An Atlantic tropical wave worth watching

By: Dr. Jeff Masters , 2:46 PM GMT on October 04, 2009

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A large tropical wave near 9N 40W, midway between Africa and the Lesser Antilles Islands, is generating a considerable amount of heavy thunderstorm activity as it moves west to west-northwest at 15 mph. The wave is under about 10 - 15 knots of wind shear, and this morning's QuikSCAT pass showed a large and disorganized region of converging winds in the region, with top winds of 25 mph. There is very little dry air in the vicinity, and conditions appear favorable for some slow development of this wave. None of the computer models develop the wave, but they do show relatively low wind shear along the wave's path for the next five days. The wave should reach the Lesser Antilles Islands by Wednesday.


Figure 1. The large tropical wave in the middle Atlantic.

In the Philippines, Tropical Storm Parma continues to linger offshore the northern tip of the Philippines' Luzon Island, bringing heavy rain. The storm has been blamed for the deaths of 17 people in the Philippines, but has not not had the devastating impact that was earlier feared. Parma's heaviest rains will stay offshore of the Philippines today (Figure 2).


Figure 2. Forecast rain amounts for Parma for the 24-hour period ending at 06 UTC October 5 (2am EDT Monday). This forecast is based on satellite measurements of Parma's current rainfall rate, plus a projection of the storm's path. Four to eight inches of rain (yellow colors) is expected along the extreme northwest tip of Luzon Island. Image credit: NOAA Satellite Services Division.

Super Typhoon Melor hits Cat 5 strength
Super Typhoon Melor has become the second Category 5 tropical cyclone of the year. Melor is expected to recurve to the north pass just south of the coast of Japan later this week.

Jeff Masters

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moderate shear, with trouble ahead


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From 2006-
Member Since: June 28, 2006 Posts: 25 Comments: 8312
Good night folks from Mid-State TN. An interesting Tropical Weather week coming up!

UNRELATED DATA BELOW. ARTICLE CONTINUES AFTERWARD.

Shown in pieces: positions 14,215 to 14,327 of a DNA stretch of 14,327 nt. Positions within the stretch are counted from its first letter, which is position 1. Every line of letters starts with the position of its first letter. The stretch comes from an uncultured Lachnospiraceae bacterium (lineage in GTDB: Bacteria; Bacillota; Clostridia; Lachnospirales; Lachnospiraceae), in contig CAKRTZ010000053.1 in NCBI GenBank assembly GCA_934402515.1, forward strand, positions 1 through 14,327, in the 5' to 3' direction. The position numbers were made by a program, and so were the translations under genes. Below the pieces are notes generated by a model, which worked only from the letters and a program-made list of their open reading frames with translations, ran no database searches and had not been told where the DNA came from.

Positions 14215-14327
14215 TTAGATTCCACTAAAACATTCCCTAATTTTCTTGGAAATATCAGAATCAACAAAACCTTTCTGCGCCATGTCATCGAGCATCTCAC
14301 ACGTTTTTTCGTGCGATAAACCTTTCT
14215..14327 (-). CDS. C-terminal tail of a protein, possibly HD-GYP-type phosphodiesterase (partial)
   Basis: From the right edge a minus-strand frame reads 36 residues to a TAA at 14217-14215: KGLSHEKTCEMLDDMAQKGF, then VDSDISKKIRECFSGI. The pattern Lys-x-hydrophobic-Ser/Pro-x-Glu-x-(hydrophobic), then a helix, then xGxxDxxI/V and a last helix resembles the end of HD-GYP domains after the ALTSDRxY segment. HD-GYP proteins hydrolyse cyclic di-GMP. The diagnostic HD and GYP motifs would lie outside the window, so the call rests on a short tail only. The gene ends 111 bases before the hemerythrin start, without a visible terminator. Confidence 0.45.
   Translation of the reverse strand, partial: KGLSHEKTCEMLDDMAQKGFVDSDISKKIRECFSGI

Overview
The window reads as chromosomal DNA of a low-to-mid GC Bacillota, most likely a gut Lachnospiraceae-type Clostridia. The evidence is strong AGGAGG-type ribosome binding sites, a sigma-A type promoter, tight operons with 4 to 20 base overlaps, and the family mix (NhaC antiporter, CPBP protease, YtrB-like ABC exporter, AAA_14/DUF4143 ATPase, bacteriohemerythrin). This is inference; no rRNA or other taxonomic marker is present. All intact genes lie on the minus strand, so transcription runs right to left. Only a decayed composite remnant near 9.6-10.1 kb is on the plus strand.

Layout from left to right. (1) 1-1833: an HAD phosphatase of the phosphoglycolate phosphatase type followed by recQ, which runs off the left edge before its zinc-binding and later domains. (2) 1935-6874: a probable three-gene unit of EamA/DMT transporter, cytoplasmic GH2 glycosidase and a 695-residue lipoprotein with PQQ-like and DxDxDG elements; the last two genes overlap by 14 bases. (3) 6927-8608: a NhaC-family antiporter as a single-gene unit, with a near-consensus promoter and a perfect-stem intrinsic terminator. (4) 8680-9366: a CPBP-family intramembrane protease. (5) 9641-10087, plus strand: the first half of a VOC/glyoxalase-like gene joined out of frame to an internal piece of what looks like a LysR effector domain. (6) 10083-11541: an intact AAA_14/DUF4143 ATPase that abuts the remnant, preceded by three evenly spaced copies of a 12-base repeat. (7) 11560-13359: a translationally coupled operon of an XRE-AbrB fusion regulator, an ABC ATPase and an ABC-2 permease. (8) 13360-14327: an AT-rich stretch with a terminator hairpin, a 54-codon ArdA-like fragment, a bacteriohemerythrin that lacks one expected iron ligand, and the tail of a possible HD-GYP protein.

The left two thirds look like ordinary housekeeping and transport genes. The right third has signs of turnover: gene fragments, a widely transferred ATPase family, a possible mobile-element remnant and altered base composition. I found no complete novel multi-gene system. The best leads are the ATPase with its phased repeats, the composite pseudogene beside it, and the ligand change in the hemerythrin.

TS Grace, the surprise TS will not live but 24-36 hrs.

TS Parma is gonna hang out in the S China Sea for 5 days, where's she gonna go?

Interesting to see if 91L develops and where she will go.

On Th 10-8-09, it will be very interesting to see how close TY Melor will get to Japan.

JTWC forecasts the center of TY Melor to pass within 25NMI of Japan's coast, as an 75KT TY near or just N of the Tokyo Metro area, which has an approx. population of 30,000,000 people on 10-8-09 shortly after 0800 UTC.
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Yellow through tomorrow Pm

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Quoting AussieStorm:
Rain storm on the way across Sydney
Link


Glad to see it's Raining somewhere in AU,
I have heard it's a Terrible Drought down there, AussieStorm. Hope you get some more rain soon. Those huge dust storms I hear about look to be awful. I have a good friend up in Darwin NT, and some long lost relatives in Melbourne. At least the Cyclones have been clear of AU this year, right? Good Luck to our Australian pals from us "Yanks". W in Florida.
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Yellow circle--waiting for a DMAX response--stabilization
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1030. xcool
ZCZC MIATWOAT ALL
TTAA00 KNHC DDHHMM
TROPICAL WEATHER OUTLOOK
NWS TPC/NATIONAL HURRICANE CENTER MIAMI FL
200 AM EDT MON OCT 5 2009

FOR THE NORTH ATLANTIC...CARIBBEAN SEA AND THE GULF OF MEXICO...

THE NATIONAL HURRICANE CENTER IS ISSUING ADVISORIES ON NEWLY-FORMED
TROPICAL STORM GRACE...LOCATED ABOUT 420 MILES NORTHEAST OF THE
AZORES.

1. A TROPICAL WAVE LOCATED ABOUT 1200 MILES EAST OF THE WINDWARD
ISLANDS IS PRODUCING A LARGE AREA OF DISORGANIZED SHOWERS AND
THUNDERSTORMS. SOME GRADUAL DEVELOPMENT OF THIS SYSTEM IS POSSIBLE
OVER THE NEXT COUPLE OF DAYS AS IT MOVES WESTWARD AT 15 TO 20 MPH.
THERE IS A LOW CHANCE...LESS THAN 30 PERCENT...OF THIS SYSTEM